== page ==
What is Bicycle Day? Exploring Albert Hofmann’s legendary ride

What is Bicycle Day? A view from Hofmann's trip

This week, millions of people worldwide will be celebrating the biggest day in cannabis culture. But 4/20 isn’t the only counterculture holiday being observed. April 19th is known by many as Bicycle Day—and no, it’s not honoring your two-wheeled cruiser.

For those asking, “Just what is Bicycle Day?” it’s the date chemist Albert Hofmann went for an extra special bike ride. The Swiss scientist is credited with developing lysergic acid diethylamide (LSD), and on April 19th, 1943, he ingested some of his creation. He soon found himself on a long, strange trip complete with—you guessed it—a bike ride. 

Considered to be the first modern account of LSD consumption, Hofmann’s experience has become something of a psychedelic holiday, with events and celebrations happening all over the world. But in the wake of the commercialization of 4/20, some wonder if Bicycle Day will eventually be co-opted, fearing that the legacy of pioneers like Hofmann may someday be forgotten.

A brief history of LSD 

Hofmann first synthesized LSD in 1938 but didn’t discover its psychedelic effects until five years later. LSD, a derivative of compounds the ergot fungus, was initially theorized to have the ability to stimulate the respiratory and circulatory systems. 

While working for the Sandoz pharmaceutical company, Hofmann created several variations of lysergic acid. The 25th iteration (aptly called LSD-25) combined lysergic acid combined with diethylamide (found in ammonia) and soon proved to be the most profound. 

Despite the compound generating excitement in research animals, lab officials shut down the LSD project, believing the work was going nowhere. However, the results stayed with Hofmann, and five years later, he decided to do some unofficial tests of his own.

The first Bicycle Day

The realization that LSD had psychoactive effects emerged in April 1943. While in the final stages of synthesizing LSD, Hofmann began to feel unusual. He left the lab, finding himself dizzy yet energized. Hofmann later reported seeing an “uninterrupted steam of fantastic pictures, extraordinary shapes with intense, kaleidoscopic play of colors.”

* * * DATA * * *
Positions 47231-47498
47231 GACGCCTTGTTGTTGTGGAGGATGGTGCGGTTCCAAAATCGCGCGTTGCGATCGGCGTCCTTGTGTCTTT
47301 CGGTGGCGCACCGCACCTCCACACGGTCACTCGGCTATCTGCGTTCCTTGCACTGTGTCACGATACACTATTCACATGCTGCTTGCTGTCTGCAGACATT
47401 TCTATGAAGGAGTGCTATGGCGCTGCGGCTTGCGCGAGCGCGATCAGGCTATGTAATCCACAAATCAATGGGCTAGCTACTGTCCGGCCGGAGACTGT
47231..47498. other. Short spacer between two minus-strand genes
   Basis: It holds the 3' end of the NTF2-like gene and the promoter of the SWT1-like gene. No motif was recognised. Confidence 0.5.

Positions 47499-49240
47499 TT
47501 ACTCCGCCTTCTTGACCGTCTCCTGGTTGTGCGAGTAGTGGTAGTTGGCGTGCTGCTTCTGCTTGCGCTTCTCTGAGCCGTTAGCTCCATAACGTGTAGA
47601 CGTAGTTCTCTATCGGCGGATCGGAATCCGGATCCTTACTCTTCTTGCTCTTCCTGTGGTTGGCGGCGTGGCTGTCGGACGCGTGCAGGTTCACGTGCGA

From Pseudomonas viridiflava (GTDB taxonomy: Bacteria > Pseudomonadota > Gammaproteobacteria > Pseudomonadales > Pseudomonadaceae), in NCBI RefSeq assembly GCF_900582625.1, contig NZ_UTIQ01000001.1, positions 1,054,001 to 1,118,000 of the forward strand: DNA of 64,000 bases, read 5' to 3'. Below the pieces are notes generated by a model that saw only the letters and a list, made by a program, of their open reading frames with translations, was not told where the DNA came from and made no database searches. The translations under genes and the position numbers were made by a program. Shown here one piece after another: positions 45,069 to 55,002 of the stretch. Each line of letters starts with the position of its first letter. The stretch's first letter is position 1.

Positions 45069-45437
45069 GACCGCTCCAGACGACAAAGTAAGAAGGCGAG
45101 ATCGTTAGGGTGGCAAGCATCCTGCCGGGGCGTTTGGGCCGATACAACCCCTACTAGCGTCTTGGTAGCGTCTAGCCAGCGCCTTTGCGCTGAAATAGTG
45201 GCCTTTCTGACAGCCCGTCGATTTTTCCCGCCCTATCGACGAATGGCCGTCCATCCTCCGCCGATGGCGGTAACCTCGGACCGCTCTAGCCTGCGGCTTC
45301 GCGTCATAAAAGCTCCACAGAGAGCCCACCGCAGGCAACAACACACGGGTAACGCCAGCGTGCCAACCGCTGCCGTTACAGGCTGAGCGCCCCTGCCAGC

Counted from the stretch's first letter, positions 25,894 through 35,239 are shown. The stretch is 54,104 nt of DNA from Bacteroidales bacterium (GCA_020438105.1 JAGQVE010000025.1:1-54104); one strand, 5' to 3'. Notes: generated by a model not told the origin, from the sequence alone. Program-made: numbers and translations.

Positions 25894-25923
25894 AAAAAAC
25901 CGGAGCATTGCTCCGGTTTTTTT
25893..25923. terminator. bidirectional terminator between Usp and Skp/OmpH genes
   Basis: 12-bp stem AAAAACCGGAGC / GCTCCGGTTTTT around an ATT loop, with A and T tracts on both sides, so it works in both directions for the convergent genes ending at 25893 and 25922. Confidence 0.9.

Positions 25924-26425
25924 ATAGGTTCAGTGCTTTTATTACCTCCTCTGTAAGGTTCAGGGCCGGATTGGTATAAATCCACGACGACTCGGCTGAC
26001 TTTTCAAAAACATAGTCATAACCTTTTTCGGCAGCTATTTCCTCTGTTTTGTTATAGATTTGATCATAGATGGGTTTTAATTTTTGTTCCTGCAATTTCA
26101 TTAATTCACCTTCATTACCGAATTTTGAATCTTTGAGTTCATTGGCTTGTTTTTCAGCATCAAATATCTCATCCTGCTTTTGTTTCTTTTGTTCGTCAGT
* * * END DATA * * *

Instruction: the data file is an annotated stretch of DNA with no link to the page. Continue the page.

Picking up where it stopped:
The scientist was determined to find the cause of his experience, surmising he must have absorbed some of the LSD through his skin. A few days later, on April 19th (allegedly at 4:20 p.m.), Hofmann drank a secret vial containing 250 micrograms of the compound. 

Forty minutes later, Hofmann began to notice the effects and asked his assistant to accompany him home. The pair rode their bicycles to the scientist’s home, but Hofmann found the journey arduous as his perceptions became increasingly distorted. 

Hofmann’s “trip” brought about several emotions: fear, excitement, joy, and playfulness, to name a few. But he soon realized the day’s profound effect on his life and engaged in several more LSD experiments throughout the years. 

Legacy and criminalization

By the 1950s, psychiatrists found LSD therapy effective in treating people with alcohol-use disorder and other mental health conditions. Between 1950 and 1965, it is believed 40,000 individuals received LSD therapy for various use cases, including neurosis and schizophrenia. 

The United States government even conducted experiments with LSD during this period, seeing it as a potential “truth serum” that could be used as a torture device for use in the Cold War and Vietnam. Despite their best efforts to purge the data from their records, the research was later revealed in the mid-1970s.